• Marie

Latest news in Zug

If like me you have been slacking a little in terms of loca,l sustainability-related news and things happening in the good town of Zug, let me bridge the information gap and share the things that have caught my eyes lately.


V-Zug is building the highest wooden high-rise in Switzerland

The project "Pi", which is planned to start enf of 2021 and open in 2024, is dedicated to V-Zug's employees who should find in the tower affordable and sustainable apartments next to the brand's production site at the border of Zug and Baar. The 80-metre wood-based tower, will one day stand at the corner of Baarerstrasse and Göblistrasse, as a lighthouse project for the city of Zug, for an estimated budget of 100 million Swiss Francs. With 27 floors and 199 apartments available, the Pi tower should take the spot of the Suurstoffi-Areal tower in Rotkreuz as the highest tower of its kind in the country.


The first e-Bus is now on the roads

The new eCitaro, the fully electric-powered bus from Mercedes, can be seen on Line 13 as part of the Zugerland Verkehrsbetriebe's fleet. It is a highlight for Zug's e-mobility strategy and a pioneering project in Central Switzerland, as this is the first eCitaro bus on its road. The bus' batter takes 2 hours to be fully charged, and should cover a distance of 150 km.


The MyShuttle driverless-bus in testing mode

The first time we talked about the little, red, driverless bus that would make its way through the center of Zug, it was in March 2018 already.


Since then the MyShuttle project has experienced some delays in order to make some traffic-comprehension-related arrangements. In October, inhabitants were invited for the first time to jump on and test the vehicle around the Metalli neighbourhood.


I had planned to join a ride at some point, as the sign next to the Metalli bus station stated people would be allowed from the middle of October....but it seems I missed my chance (or I made a translation mistake) as the sign disappeared early in the month. I did however see the little, red guy drive around (sorry for the picture, I just has a few seconds to shoot), and man I have to say I was clearly not impressed. Fair enough, the technology is there: a driverless vehicle and the technology behind it are always something to admire.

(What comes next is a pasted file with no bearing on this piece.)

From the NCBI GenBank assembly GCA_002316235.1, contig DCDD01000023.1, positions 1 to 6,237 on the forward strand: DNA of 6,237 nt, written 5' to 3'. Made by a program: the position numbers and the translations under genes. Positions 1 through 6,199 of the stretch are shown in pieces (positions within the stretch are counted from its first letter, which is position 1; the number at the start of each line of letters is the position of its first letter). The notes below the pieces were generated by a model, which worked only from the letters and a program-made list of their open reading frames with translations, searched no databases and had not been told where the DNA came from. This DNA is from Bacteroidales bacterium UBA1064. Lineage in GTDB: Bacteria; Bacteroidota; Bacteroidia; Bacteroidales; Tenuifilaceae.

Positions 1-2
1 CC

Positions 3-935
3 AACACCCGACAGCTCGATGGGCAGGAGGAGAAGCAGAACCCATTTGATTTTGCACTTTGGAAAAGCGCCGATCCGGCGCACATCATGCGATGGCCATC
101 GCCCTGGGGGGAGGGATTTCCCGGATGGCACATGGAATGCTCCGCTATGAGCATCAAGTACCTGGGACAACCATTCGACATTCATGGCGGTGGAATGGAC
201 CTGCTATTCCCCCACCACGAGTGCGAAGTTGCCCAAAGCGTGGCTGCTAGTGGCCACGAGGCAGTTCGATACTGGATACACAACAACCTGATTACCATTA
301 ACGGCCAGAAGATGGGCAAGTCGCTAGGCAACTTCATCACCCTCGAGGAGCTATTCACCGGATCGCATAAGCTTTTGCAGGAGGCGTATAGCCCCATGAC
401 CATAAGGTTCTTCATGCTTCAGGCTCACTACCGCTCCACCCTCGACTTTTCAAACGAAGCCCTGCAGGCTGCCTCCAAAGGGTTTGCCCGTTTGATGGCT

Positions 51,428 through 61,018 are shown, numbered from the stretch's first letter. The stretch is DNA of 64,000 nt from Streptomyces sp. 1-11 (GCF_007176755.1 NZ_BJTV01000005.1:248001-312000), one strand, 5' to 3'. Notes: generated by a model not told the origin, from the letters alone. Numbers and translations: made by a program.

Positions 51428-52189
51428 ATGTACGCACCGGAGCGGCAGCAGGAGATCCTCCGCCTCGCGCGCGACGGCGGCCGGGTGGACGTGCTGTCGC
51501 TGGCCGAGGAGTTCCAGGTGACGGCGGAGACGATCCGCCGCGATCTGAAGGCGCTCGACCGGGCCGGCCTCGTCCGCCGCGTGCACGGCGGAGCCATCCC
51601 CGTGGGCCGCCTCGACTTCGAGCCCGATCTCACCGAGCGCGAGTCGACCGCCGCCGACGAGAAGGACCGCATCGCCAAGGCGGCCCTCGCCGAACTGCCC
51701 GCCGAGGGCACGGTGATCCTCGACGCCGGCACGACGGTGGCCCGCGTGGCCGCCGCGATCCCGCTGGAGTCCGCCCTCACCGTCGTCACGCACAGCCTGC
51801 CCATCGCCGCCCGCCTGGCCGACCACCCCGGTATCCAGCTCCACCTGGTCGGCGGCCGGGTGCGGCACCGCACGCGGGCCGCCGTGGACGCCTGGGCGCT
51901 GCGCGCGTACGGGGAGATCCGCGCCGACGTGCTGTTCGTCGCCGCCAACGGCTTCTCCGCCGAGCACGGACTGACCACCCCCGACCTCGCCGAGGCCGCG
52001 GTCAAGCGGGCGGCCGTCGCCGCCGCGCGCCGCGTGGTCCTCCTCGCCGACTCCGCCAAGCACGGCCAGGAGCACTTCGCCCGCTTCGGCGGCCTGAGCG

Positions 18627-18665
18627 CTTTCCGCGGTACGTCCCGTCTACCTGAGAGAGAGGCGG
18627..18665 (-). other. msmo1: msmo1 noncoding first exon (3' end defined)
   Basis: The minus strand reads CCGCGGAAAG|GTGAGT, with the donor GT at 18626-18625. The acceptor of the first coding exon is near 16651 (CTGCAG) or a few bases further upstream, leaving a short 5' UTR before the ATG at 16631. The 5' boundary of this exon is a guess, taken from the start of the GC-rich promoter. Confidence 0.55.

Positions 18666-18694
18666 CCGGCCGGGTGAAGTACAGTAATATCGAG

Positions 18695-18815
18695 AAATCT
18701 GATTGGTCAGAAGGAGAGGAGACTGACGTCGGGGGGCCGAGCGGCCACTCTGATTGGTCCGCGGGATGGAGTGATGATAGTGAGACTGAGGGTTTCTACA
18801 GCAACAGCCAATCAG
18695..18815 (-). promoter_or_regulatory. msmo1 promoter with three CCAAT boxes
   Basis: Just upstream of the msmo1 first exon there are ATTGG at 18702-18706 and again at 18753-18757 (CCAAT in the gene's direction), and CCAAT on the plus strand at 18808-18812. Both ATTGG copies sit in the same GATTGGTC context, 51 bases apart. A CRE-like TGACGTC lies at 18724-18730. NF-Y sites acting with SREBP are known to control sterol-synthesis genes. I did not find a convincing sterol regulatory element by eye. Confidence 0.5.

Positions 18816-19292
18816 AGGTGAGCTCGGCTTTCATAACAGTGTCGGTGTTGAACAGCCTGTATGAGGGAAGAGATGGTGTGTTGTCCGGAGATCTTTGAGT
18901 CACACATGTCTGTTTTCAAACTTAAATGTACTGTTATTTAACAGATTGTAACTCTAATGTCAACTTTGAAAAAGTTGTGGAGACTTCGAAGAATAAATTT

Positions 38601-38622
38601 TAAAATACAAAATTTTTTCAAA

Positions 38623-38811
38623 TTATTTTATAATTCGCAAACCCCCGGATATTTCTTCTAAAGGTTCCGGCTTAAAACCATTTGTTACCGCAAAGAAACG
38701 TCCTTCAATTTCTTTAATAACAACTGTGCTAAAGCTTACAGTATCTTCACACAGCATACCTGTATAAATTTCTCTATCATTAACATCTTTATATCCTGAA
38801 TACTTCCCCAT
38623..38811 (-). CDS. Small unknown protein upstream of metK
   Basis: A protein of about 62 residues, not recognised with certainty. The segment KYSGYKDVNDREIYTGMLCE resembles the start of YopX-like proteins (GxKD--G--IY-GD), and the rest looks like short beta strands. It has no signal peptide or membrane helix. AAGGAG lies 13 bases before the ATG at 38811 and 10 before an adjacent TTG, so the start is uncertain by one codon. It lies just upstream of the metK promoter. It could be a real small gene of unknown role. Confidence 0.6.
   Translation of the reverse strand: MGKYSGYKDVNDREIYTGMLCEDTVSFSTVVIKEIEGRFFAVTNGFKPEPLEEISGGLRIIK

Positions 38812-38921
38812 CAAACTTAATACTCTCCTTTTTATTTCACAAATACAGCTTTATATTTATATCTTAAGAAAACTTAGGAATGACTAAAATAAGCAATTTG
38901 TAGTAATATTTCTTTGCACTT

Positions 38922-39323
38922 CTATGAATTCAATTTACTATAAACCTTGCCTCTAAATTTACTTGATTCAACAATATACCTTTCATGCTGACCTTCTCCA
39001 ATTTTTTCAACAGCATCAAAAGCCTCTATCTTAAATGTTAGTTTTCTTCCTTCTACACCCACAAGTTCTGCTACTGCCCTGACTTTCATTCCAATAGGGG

However...low speed...smaller than I thought...limited seating options inside...While the platform is fairly low and therefore should be accessible to people with limited mobility, I did not see how I could for instance include a stroller or a wheelchair on the ride. In terms of mobility and public transportation strategy, I would rather then consider pushing on the electro-mobility for busses (see above news) or pushing companies who organize shuttles to staff (wink wink, Glencore bus next to Starbucks) to "green" their fleet.


Two more freefloating bike companies on the streets

After grunting against e-scooters making their way through the city (and grinding my teeth as 2 were straight in the middle of the road this morning - thank you NO THANK YOU Circ), i am now happy to share my frustrations against 2 more services of freefloating bikes in town: Smide and NextBike.


Let me especially complain against the former, Smide, whose bikes have somehow reproduced over night and found out that the Baarerstrasse pedestrian side was a good place to live (The only NextBikes i have found were properly parked in dedicated cycle parking slots). Last month, from my window, I could already spot 5 in random places, preferably in annoying locations when you have limited mobility or when you try to circulate with a giant newborn stroller.


Smide counts aroun 60 e-bikes in Zug since this summer, the latest addition to its portfolio of partnering cities (Zurich has been welcoming 200 bikes since 2016 already). The rental service goes through an app, and it will cost you 0,25 CHF the minute to ride around at a max. speed of 35km. Positive point maybe of the Smide bike compared to others: its coverered basket on the back.


NextBike on the other hand has been present in 11 cities in Switzerland and prides itself to circulate in 25 cities in the world. It offers a price of 2 CHF per hour as well as specific abos. Interesting difference however, an extra 2 CHF can be charged based on where you are returning the bike (within a pink zone corresponding more or less to Zug city center). The parking locations I understand are a lot more pedestrian-mobility-friendly.


The Zuger Woche lists the second-hand places in Zug

Last week's Zuger Woche (13/11/2019) gave a big coverage to second-hand shops as a fair, sustainable and affordable way for all to have access to proper clothing. The article lists the shops in town where people can purchase second-hand clothing (see pic).


The Brockenhaus Zug - attached to the Okihof (recycling center next to the train station) i- is one that I really like. I would however be a little more critical of some shops in the city's old town: buy a second-hand luxury item might make sense in terms of giving a new life to an already-used piece of clothing or accessory; you however totally lose the point regarding price and affordability.


To complement the list I would naturally invite all to look into Kleideboerse, the second-hand sales that are taking place throughout the year. You can also refer to this article " Dolce & Gabbana und viel Ramsch in Zug" from Zentral Plus: it goes back to 2016 but most information and location remain up-to-date.





#mobility #urbanplanning #construction #Zug #sustainability #emobility #bikes #freefloating #shopping #secondhand